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Stress- Parental Burnout

Stress In Children

Stress can be debilitating. We are associate stress with high levels of health issues, including heart disease, obesity, anxiety, depression, fatigue, and cancer, to name a few. When our bodies become exposed to prolonged stress, we feel exhausted, unmotivated, and struggle to complete daily tasks.

After being exposed to long stress levels, our children cope with constantly canceling activities, quarantines, virtual learning, and observing their caregivers feeling burnt out. As a result, our children have forgotten how to perform in school, struggle to manage their new normal, and don’t know how to express their feelings.

Stress in Parents

As parents, we start feeling hopeless at times. Children now have separation anxiety more than ever; they struggle with learning, school avoidance, impulse control, behavior issues, sleep difficulties. Parents are left without a plan, stressed, and worried about their child’s future success, and haunted by the thought that this pandemic may never reset.

It does seem that COVID-19 is here to stay for now. However, as parents, it is important to take care of ourselves and navigate and set limitations with our own stress to be mentally and emotionally available for our children.

How to Decrease Stress Levels

One of the most significant ways children learn social-emotional skills is through their mirror neurons responsible for social learning. Children learn through observation, and this process starts at birth. They are constantly observing their surroundings, facial expressions, verbal cues, and language from what is around them. There is a reason our “kids say the darnest things.” They hear us do it. Or a peer. Someone around them.

It is now more important than ever to listen to our bodies and navigate our stress. It is essential, in this environment, that we are modeling resiliency, positive attitudes, and coping techniques. Our kids need to know what stress is, what it feels like, and how to handle it.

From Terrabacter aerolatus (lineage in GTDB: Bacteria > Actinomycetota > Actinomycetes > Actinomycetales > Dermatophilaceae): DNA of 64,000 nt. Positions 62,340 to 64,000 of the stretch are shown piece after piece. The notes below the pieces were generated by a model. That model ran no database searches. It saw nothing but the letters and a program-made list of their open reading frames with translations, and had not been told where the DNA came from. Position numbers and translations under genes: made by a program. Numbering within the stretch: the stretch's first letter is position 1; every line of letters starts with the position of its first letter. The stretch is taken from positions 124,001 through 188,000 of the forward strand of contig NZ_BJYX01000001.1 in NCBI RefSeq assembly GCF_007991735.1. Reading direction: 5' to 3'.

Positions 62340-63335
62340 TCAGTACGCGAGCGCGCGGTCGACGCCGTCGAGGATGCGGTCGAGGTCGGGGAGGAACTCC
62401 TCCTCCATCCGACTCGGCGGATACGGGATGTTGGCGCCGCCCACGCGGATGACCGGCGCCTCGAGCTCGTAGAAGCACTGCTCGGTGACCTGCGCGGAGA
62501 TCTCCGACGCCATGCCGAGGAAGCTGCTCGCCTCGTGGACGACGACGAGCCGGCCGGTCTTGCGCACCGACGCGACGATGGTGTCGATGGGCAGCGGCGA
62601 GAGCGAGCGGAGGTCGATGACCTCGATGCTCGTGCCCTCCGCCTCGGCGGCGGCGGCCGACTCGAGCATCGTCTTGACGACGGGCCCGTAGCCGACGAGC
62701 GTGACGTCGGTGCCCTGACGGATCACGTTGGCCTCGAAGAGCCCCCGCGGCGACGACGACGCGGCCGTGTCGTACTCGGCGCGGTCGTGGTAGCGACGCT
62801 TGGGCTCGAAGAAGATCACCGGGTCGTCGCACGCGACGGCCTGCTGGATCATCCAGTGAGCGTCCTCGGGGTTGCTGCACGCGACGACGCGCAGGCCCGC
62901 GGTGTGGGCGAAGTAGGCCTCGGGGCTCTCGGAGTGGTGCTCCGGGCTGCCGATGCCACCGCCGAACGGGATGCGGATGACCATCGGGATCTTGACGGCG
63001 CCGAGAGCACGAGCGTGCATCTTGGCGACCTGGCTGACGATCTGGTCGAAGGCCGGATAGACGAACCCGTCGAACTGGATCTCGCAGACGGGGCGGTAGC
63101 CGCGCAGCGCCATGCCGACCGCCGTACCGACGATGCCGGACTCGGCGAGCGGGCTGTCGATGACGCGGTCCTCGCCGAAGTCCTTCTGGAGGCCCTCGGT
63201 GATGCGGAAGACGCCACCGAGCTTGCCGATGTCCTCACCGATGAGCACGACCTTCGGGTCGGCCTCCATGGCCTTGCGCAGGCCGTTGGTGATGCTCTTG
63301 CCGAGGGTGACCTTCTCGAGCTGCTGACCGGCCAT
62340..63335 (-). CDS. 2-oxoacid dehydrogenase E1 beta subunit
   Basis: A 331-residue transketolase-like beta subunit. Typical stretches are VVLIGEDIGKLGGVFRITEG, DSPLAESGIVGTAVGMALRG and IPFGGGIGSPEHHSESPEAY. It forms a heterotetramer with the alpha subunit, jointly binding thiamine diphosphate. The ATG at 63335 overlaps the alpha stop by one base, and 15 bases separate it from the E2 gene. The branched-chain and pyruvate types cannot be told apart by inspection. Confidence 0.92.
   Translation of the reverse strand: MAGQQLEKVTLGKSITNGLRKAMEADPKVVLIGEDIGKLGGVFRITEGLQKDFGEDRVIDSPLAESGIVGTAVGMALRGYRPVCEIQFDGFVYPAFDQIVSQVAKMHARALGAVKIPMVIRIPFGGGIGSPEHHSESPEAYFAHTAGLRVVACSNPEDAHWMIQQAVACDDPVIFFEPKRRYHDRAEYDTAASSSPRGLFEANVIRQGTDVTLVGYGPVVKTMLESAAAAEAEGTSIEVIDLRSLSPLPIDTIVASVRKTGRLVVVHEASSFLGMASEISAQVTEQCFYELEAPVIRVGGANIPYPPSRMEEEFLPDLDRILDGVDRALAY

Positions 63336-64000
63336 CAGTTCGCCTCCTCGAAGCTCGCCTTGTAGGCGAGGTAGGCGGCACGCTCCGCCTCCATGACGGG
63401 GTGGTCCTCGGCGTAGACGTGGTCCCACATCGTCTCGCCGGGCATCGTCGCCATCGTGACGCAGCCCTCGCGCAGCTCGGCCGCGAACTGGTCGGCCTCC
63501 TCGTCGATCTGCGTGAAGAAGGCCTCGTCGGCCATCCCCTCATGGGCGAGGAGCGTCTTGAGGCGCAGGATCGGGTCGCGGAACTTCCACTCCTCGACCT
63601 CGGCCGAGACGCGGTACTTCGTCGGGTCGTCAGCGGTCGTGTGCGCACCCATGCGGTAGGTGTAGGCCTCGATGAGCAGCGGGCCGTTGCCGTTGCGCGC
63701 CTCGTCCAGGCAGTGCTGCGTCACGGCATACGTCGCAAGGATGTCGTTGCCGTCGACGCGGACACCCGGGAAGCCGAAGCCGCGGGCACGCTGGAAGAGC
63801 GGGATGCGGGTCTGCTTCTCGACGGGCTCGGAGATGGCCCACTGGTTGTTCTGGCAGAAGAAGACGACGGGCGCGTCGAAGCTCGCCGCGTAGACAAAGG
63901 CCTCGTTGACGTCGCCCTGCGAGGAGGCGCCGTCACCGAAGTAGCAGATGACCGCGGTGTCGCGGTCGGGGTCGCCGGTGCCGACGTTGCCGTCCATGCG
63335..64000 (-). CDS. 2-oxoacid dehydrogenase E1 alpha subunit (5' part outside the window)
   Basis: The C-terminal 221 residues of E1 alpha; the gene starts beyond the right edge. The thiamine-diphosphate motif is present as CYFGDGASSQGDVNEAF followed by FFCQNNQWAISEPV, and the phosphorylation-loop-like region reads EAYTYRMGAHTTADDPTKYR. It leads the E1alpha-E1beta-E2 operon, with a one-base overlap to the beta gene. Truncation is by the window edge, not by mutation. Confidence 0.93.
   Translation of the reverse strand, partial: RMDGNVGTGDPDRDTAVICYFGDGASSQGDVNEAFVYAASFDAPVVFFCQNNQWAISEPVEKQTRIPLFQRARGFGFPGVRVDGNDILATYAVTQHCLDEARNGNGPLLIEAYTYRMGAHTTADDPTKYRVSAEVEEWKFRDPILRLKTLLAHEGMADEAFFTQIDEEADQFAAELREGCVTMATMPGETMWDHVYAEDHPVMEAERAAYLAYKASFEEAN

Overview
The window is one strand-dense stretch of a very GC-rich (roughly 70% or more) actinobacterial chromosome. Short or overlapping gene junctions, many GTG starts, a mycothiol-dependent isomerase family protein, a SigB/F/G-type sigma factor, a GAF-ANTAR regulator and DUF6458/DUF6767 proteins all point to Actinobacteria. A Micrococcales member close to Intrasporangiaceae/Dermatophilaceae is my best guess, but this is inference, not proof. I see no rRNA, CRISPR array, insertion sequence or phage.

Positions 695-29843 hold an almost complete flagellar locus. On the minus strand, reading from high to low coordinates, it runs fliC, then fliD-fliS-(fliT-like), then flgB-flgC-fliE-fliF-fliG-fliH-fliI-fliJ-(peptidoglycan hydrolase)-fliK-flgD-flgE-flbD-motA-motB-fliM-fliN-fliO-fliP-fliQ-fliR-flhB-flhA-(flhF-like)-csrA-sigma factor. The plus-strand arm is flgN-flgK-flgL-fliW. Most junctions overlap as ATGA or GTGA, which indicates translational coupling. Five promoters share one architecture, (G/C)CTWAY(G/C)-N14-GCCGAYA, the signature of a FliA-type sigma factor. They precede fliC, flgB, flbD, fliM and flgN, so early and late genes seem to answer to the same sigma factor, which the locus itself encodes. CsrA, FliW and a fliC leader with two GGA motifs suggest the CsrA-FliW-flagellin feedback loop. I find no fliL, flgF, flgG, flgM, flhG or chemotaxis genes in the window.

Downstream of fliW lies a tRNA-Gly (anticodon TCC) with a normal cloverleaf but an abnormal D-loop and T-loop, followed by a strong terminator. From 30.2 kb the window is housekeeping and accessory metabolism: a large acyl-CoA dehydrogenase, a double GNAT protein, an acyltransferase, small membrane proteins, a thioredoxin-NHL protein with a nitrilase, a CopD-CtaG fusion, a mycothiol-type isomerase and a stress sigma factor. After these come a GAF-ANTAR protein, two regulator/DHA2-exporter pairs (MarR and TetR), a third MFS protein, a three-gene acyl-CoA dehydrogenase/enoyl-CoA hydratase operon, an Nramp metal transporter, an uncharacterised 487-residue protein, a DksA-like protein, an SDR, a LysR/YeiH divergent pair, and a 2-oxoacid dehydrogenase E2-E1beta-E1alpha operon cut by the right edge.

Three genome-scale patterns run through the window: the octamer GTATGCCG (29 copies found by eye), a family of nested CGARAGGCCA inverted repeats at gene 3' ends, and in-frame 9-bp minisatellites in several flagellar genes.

Talk to your children about feelings. Read books about feelings and stress to connect with them about their day. The more we start the conversation, the more you will get from your children.

So often, our children hear “No,” “Stop,” “Work harder,” “Not right now.” In a typical environment, there is enough balance that they do not personalize these negative thoughts. However, in a world where socialization with friends is now limited, we need to make sure we make time and space to make mistakes, coach them through, and limit their stress levels. Instead of “stop,” reflect back, “this is not OK, what can you do instead?” “I need you to sit down and read or go play, and you cannot — right now.” “what do you need to make a better choice?”

Engaging their problem-solving skills will help them with higher-level thinking and lower their stress levels. We need higher-level thinking for survival, for communication, and for making better decisions.

Know that it is OK if your child needs mental health support. Therapy works for a reason; taking the first step can be difficult, but if home feels overwhelming-giving your child support to talk through their feelings and play through their worries can be very powerful.

We know that hard things happen to make us stronger; we are all raising some strong kids.